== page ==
How successful has the National Football League been in extending its brand into the U.K. market since 2007? An investigation into the international brand extension of a major sports league.

Roston, Oliver (2014) How successful has the National Football League been in extending its brand into the U.K. market since 2007? An investigation into the international brand extension of a major sports league. [Dissertation (University of Nottingham only)] (Unpublished)

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Abstract

Since 2007, the National Football League has attempted to extend its brand into the U.K. market. Regular season fixtures having been played annual at London’s Wembley Stadium with increasing regularity, suggesting the organization has a long-term strategy to remain in the U.K. market. This despite the fact that the organization’s core product, American football, is associated predominantly with U.S. culture. This research project aimed to investigate whether the NFL’s brand extension into the U.K. market had achieved success, and add to the dearth of academic literature on the international brand extension of a major sports league. Extant literature was analysed prior to the main investigation of the study. It was important to contextualise brand literature, in particular brand extension literature, in order to discover that there was a marked gap in sports marketing literature regarding the international brand extension of a major sports league. A chapter on research methodology followed, where it was explained why qualitative research was selected, with the primary reason being that interviews would provide the study with great depth of information. Two sets of qualitative interviews were conducted with members of staff of NFL UK, the U.K. subsidiary of the organization, and a sample group of U.K. consumers. Findings were then extracted from the interviews and analysed thematically. It was discovered through the interviews that the strategy of extending its primary on field product over to the U.K. was crucial to the success of the extension, and this related to a previous study on product feature similarity. Furthermore, the role of free to air T.V. was seen as essential in distributing the extension product more widely, beyond the International Series- the primary on field extension product. Several consumers had an increased interest in the sport due to the extension, whilst almost all of the consumers engaged with the extension product in some way. The interviews also emphasised that the organisation needs to continue to work to improve the extension product, if it is to integrate itself further into the U.K. sports market and culture, with particular attention required for the off the field fan experience, and a lack of brand awareness in advertising. The research paper concluded that the NFL has achieved success in extending its brand into the U.K. market in the International Series games, consumer engagement and developing a strategy that other major sports leagues could look to. However, the organisation must work hard to continue to integrate the sport in the British sporting landscape, and focus on areas of weakness that came through in the consumer interviews. Following the conclusion, managerial implications were outlined for managers within the NFL with suggestions to improve advertising and fan experience based on interview responses. Managerial implications were also suggested for wider sports looking to extend their brand overseas, with the NFL a benchmark for success and strategy. However it was noted that not all strategies will suit all organisations. There were some limitations to the study, in particular the fact that only two interviews with NFL UK staff were possible, and the consumers were all based in London. Finally, future research around the topic was suggested, including investigating the role of free to air T.V. and the impact of the extension at grassroots level.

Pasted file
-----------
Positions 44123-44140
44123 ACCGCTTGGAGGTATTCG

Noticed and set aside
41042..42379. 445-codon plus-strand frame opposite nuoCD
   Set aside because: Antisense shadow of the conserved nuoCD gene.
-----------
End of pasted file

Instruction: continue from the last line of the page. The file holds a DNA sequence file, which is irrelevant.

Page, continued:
Item Type: Dissertation (University of Nottingham only)
Depositing User: EP, Services
Date Deposited: 11 Nov 2014 16:01
Last Modified: 22 Oct 2016 19:14
URI: http://eprints.nottingham.ac.uk/id/eprint/27324

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